Review By: Boo Allen
Poor Matt Damon. He is so confused. He has a dilemma: follow his dreams and passions and end up with the love of his life—Emily Blunt no less, or, he can follow the proscribed “plan,” the future laid out for him by a vaguely defined group of fixers known as “The Adjustment Bureau.” If David Norris (Damon) follows the orders laid out in writer-director George Nolfi’s script based on a feverish plot from science-fiction writer Philip K. Dick (“Blade Runner,” “Minority Report”), he will demonstrate his lack of free will, a conflict that seems to be at the center of this overly orchestrated examination of free will versus determinism. “The Adjustment Bureau” may not take its place at the top of the pantheon of films based on Philip K. Dick’s oeuvre, but director Nofti does deliver a frenzied, fast-paced allegory pumped with ambivalence. He sets up the basic conflict and then lets his two main puppets twist and turn, while slowly revealing who pulls the puppet strings. In the bargain, he may also unintentionally contribute to laughable conspiracy theories about mysterious events. Not surprising considering its source, “Bureau” rests on a fantastical premise—everything has already been laid out, including the fate of the world and everyone in it. The few times humans have been left alone resulted in world wars, environmental disasters, the Holocaust, and so on. So, The Bureau, a group of men wearing fedoras, goes around, stopping time, and making “adjustments,” small nudges here and there to make sure everything goes according to a preconceived plan. Some may see them as guardian angels. When David Norris loses a senatorial election, he randomly meets and falls for Elise (Blunt). But that is an accident because it interferes with the Bureau’s greater aim of eventually thrusting Norris into further electoral success, thereby paving the way for him to save the world. But the perpetually pop-eyed Norris wants it all, a decision that thrusts him and Elise into an on-again, off-again romance to complement the other intrigue. The quandary allows Nolfi to orchestrate his set-shifting special effects and to free his supporting cast of Bureau workers (John Slattery, Anthony Mackie, Terence Stamp) to scurry around Brooklyn and Manhattan opening doors and looking frenzied. Being Hollywood, however, the film succumbs to an anti-Philip K. Dick ending, one drenched in schmaltz and treacle. But it was probably planned that way all along.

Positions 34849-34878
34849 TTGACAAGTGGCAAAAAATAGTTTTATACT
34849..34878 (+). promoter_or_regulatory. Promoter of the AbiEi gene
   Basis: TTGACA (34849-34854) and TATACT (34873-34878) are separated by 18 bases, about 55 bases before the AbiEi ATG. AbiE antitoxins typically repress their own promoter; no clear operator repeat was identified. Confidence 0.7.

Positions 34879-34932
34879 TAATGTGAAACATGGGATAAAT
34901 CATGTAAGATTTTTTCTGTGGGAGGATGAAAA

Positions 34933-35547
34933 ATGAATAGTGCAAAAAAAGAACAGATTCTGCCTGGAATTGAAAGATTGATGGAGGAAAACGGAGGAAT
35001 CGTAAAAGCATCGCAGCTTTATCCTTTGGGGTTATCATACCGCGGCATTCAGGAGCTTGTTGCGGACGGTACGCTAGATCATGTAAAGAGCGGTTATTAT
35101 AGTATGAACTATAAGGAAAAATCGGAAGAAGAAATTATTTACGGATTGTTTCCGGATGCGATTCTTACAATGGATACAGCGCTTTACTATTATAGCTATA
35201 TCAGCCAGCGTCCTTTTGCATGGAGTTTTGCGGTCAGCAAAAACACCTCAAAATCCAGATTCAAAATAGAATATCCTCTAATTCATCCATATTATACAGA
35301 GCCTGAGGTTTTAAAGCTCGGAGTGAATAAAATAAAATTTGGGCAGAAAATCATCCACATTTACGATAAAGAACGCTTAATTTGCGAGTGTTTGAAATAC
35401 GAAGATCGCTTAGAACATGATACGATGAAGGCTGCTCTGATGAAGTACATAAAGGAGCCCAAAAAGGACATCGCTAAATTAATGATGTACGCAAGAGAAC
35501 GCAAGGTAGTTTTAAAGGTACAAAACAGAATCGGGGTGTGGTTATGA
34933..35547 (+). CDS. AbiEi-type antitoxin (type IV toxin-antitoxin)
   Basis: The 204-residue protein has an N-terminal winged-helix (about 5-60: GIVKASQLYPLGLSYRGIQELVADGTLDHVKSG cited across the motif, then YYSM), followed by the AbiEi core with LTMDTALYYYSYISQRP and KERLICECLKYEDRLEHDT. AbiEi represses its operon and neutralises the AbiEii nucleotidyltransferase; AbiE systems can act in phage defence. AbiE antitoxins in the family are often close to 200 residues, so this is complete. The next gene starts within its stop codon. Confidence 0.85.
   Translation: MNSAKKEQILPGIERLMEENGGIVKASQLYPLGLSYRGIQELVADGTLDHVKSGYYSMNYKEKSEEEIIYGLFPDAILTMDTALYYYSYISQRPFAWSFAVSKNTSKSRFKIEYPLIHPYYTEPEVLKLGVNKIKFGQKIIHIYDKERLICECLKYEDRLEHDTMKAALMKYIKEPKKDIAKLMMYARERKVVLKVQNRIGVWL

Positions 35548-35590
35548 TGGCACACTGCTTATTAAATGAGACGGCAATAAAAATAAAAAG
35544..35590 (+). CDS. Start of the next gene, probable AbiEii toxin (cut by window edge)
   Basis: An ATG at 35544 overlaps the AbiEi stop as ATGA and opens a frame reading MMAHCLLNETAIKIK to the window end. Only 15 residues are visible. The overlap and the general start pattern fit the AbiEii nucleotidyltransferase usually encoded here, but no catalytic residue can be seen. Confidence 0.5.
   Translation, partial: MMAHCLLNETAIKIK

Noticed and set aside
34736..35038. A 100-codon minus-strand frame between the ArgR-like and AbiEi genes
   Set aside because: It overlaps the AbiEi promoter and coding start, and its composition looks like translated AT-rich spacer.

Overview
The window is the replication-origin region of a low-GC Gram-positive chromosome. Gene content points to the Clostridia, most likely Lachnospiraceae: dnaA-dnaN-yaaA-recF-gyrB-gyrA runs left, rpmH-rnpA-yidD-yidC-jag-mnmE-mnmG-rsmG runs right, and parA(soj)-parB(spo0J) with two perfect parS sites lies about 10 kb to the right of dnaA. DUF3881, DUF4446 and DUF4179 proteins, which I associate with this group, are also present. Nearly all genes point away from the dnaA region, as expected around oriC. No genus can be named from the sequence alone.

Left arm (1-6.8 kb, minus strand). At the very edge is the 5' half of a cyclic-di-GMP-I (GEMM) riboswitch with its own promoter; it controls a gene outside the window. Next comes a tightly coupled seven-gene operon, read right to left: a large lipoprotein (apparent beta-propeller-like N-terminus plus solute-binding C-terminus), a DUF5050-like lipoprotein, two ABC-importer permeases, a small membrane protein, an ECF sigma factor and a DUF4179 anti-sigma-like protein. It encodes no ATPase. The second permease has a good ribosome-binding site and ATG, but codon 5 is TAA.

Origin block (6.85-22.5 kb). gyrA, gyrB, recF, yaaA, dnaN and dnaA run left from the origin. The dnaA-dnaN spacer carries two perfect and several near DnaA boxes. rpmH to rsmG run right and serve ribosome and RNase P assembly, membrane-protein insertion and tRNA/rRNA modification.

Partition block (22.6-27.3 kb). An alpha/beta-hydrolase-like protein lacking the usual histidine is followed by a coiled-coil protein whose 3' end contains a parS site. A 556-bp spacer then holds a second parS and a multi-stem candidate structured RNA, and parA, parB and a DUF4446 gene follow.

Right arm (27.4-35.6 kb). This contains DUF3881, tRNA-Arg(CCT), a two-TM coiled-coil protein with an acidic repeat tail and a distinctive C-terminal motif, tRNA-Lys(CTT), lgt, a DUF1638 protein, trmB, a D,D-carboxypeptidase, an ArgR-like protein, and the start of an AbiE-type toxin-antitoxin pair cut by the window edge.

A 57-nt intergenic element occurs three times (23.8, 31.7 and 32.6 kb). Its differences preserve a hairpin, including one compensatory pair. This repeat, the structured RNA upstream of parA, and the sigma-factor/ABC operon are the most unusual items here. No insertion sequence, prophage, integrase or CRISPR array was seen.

Rated PG-13, 107 minutes.